A peak into our models
Deputy Chief Investment Officer
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Written by Frank Trividic, Deputy Chief Investment Officer at Seeyond, on July 2021
Following a logical period of consolidation and concerns about Covid-19, market sentiment should gain traction again. Equity fundamentals remainsolid and treasury yields too low to challenge economic momentum and risk appetite.
The revenge of Developed Markets?
We have seen significant improvement in Equity fundamentals over the last 3 months. The main positive drivers were Economic Growth (stabilizing at a high level, especially in the US and Europe) and Valuations (lower long-term yield offsets higher stock prices). Micro factors (Earnings Momentum and Revisions) continue to support investors’ sentiment, while Inflation remains – in theory - the major fundamental risk for Global Equity markets. Geographically speaking, Eurozone takes the lead, followed closely by the US with the biggest positive jump (due to increasingly sustainable Economic Growth). Last in line, EM have the weakest fundamentals, which is consistent with a more fragile situation after the Covid crisis.
Chart 1: Evolution of equity market fundamentals over 3 months
Source: Seeyond proprietary models as of 2nd July 2021
Sovereign Bonds in the Middle of the Field
This quarter saw a large andlogical consolidation in long term yield increase. Cheaper valuations and extreme short positioning fueled this movement. Doubts about the sanitary situation and therefore economic reopening strengthened the trend. We are now in the middle of the field where Valuations (especially marginally steeper yield curves) are just compensating Economic Growth and Risk Aversion factors. Considering geographical breakdown, US Treasuries continue to benefit from better valuations, while European Government Bonds clearly look less attractive.
Chart 2: Evolution of core sovereign bond fundamentals over 3 months
Source: Seeyond proprietary models as of 1st July 2021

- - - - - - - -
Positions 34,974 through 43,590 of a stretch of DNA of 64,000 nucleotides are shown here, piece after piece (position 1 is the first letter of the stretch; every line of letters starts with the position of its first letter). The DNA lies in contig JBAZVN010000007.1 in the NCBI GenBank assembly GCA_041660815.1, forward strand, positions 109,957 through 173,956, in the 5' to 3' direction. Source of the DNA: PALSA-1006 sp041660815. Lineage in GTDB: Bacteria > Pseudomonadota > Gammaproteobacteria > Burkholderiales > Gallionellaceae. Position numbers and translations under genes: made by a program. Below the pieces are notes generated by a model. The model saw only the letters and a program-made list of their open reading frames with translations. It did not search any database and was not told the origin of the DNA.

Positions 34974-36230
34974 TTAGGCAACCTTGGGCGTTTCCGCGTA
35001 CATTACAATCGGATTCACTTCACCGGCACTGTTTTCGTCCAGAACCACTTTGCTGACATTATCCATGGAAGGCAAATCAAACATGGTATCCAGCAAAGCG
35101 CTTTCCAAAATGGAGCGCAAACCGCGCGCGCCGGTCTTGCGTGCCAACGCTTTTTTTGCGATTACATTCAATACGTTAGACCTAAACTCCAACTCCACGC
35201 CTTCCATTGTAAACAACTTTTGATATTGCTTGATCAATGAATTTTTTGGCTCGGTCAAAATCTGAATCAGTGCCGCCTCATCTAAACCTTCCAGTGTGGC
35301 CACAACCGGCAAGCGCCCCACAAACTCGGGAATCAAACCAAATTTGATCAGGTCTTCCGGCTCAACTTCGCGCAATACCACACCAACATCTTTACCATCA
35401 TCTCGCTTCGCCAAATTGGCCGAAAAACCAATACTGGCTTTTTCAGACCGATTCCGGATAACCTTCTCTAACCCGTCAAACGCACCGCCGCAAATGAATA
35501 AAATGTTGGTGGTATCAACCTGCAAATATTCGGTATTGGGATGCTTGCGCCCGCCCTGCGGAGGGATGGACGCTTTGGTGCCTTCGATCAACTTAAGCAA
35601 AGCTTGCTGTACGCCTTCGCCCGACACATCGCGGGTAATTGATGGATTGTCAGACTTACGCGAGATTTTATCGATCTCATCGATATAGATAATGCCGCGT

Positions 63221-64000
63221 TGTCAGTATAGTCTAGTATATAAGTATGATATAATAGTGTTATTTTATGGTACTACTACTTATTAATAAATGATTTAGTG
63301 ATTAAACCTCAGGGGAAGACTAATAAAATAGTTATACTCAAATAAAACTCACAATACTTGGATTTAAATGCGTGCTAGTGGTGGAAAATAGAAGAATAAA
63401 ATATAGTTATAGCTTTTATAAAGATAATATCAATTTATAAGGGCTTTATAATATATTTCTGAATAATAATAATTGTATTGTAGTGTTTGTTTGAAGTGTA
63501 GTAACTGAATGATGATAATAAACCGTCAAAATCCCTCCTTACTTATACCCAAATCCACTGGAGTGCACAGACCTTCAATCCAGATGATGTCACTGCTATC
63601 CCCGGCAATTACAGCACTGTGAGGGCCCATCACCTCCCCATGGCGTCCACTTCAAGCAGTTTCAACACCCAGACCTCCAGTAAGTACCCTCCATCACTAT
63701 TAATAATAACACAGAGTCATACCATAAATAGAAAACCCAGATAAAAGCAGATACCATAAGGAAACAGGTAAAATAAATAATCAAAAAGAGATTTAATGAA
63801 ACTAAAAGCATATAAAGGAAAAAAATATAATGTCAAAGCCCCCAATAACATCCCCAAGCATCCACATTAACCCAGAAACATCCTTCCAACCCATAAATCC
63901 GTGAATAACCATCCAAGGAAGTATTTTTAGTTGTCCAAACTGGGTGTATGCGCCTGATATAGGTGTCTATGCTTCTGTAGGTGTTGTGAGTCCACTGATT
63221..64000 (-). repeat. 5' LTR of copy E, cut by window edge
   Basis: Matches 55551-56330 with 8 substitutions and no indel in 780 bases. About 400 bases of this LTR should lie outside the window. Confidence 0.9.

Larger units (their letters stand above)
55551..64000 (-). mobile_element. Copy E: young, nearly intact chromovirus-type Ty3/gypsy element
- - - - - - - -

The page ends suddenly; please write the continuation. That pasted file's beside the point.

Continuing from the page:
We believe the current situation is a perfect mix of late 2009 and mid 2017 (see Chart 3). After a strong increase in long term yields due to economic recovery (in both Activity and Inflation), a consolidation occurred due to doubts on economic momentum. Like in 2010 and 2017, these issues should vanish in the coming months. Fears about the Delta Variant and its potential impact on economic seem exaggerated. US job market will strengthen with the end of unemployment benefits, while the trend on inflation should stay firm. Lack of US treasury supply will reverse, concern about debt ceiling will ease and the FED will soon – before year end - communicate on tapering.
Chart 3: US 10Y yield and US economic momentum
Source: SEEYOND, Bloomberg as of 30th June 2021 – ISM: Institute for Supply Management
Investors are less positioned on the reflation trade. Concerns about the economic recovery should subside. The FED will try to anchor market forecasts on short term interest rate while announcing timid tapering of asset purchass. European equities should benefit from an improving Covid situation, further economicreopening, a dovish ECB and cheaper valuations.
We expect a rebound of the reflation theme, with strongest return from European cyclical and cheap sectors. Emerging markets should stay under pressure – in relative to DM - while Chinese authorities are more focused on the internal imbalance than on economic momentum. US long term yields should see new highs, leading for a new phase of yield curve steepening. Dollar should weaken against European currencies, while strengthening against emerging currencies.
This article has been provided for information purposes only to professional clients as defined in the MiFID Directive. It must not be used for retail investors. The provision of this material or reference to specific sectors or markets in his article does not constitute investment advice or a recommendation or an offer to buy or sell any security. Investors should consider the investment objectives, risks, and expenses of any investment carefully before investing. Views expressed in this article as of the date indicated are subject to change and there can be no assurance that developments will transpire as may be forecasted in this article.